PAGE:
Supermarkets should introduce plastic-free aisles where all food is loose as part of a government pledge to cut waste, Theresa May will say today.
In a speech on the environment, May will announce plans to close the exemption that means retailers with fewer than 250 employees do not have to charge customers 5 pence for a single-use plastic bag.
The plan, drawn up by Michael Gove's environment department, seeks to utilise collaborative initiatives to assist the United Kingdom in overcoming the issue of waste.
Mrs May will say today: "We look back in horror at some of the damage done to..."
The Prime Minister said in her speech at London's Wetland Centre: "Today I can confirm that the United Kingdom will demonstrate global leadership".
"Plastics should not be in the sea and it is right that the United Kingdom, alongside other developed nations, should set an example of best practice". It is highly doubtful that simply providing alternative materials will actually reduce littering in the United Kingdom, as this is an issue of personal behaviour.
"Food waste was not referred to by the Prime Minister along with role that packaging has played in extending shelf life", said Kersh. Cutting out plastic packaging for fresh produce will actually harm the environment through increased Carbon dioxide emissions because the energy used to produce food is much greater than in the packaging protecting it.
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Speaking to the press at the time, he said marking his initials on to his patients' livers had been a mistake. A nurse who saw the initialling queried what had happened and Bramhall was said to have replied: "I do this".
Downing Street said it would examine how the tax system or charges could encourage industry to take more responsibility for the environmental impacts of their products, with a consultation on reducing the volume of single-use plastics starting next month.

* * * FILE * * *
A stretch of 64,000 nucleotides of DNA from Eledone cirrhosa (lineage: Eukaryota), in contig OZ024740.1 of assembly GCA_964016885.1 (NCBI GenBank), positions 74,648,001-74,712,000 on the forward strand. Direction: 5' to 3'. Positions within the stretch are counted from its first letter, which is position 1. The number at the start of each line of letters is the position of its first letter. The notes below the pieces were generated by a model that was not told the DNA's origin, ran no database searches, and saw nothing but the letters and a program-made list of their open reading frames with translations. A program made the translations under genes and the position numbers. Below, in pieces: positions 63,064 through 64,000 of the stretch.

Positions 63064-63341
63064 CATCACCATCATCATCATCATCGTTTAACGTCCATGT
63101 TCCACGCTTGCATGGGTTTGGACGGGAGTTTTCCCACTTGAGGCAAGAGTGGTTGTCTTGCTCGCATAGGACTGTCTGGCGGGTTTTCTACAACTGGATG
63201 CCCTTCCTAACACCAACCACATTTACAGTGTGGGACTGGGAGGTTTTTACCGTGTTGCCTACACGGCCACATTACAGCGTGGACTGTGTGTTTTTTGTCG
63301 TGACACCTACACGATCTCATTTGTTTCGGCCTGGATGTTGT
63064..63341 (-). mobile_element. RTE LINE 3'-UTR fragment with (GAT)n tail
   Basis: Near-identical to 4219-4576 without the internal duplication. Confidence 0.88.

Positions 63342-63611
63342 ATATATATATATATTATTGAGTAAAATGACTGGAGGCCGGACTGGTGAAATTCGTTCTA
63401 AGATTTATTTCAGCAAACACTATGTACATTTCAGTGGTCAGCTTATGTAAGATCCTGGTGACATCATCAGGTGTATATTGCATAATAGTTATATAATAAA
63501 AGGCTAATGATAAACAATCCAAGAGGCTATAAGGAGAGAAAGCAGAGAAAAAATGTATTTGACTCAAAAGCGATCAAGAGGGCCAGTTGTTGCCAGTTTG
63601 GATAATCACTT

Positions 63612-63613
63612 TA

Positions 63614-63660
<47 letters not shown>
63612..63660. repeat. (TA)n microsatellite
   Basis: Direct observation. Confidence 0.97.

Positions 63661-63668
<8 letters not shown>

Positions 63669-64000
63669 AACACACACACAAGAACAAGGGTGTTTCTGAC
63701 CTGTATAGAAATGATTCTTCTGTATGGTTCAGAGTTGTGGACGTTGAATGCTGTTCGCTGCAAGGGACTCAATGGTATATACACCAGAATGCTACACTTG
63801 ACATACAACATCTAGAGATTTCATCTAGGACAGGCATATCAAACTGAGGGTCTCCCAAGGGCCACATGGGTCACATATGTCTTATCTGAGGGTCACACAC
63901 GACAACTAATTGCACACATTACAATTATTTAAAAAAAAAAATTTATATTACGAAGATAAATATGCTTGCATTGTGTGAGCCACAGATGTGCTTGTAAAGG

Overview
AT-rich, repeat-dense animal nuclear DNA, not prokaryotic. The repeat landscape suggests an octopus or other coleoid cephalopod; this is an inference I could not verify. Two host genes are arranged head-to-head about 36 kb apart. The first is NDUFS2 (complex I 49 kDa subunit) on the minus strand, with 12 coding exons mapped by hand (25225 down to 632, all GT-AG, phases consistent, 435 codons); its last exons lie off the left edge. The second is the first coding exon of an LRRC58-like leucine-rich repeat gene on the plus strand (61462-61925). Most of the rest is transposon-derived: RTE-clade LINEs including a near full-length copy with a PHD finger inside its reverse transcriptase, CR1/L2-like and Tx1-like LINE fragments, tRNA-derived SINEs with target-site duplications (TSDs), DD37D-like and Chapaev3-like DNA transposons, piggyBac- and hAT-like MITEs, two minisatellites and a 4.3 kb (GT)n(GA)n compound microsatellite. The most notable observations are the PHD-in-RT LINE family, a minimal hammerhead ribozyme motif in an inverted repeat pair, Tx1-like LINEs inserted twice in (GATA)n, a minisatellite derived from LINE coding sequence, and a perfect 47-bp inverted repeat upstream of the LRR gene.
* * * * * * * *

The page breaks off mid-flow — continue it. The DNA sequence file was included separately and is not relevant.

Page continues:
"What we would like to see is PRN reform on the terms of reference", said Kersh.
Marcus Glover, chief executive at WRAP, said: "So far the solutions to plastics waste have been piecemeal".
Speaking on Premier, Paul Bodenham from the Green Christian group said he did agree with some of what May is proposing: "There needs to be signals in the market to ensure that the polluter pays, it's that principle being produced here".
He added: "Having invested heavily in new facilities to support the move away from landfill over the last decade, we are pleased that this plan recognises the important role energy recovery facilities have played in this transition and the ambition to make these facilities more efficient by identifying ways to increase the use of the heat they produce".
The premier underlined that single-use plastic waste was "ingested by dozens of species of marine animals and over 100 species of sea birds, causing huge suffering to individual creatures and degrading vital habitats".
"We just can't wait another 25 years before eliminating throwaway plastic".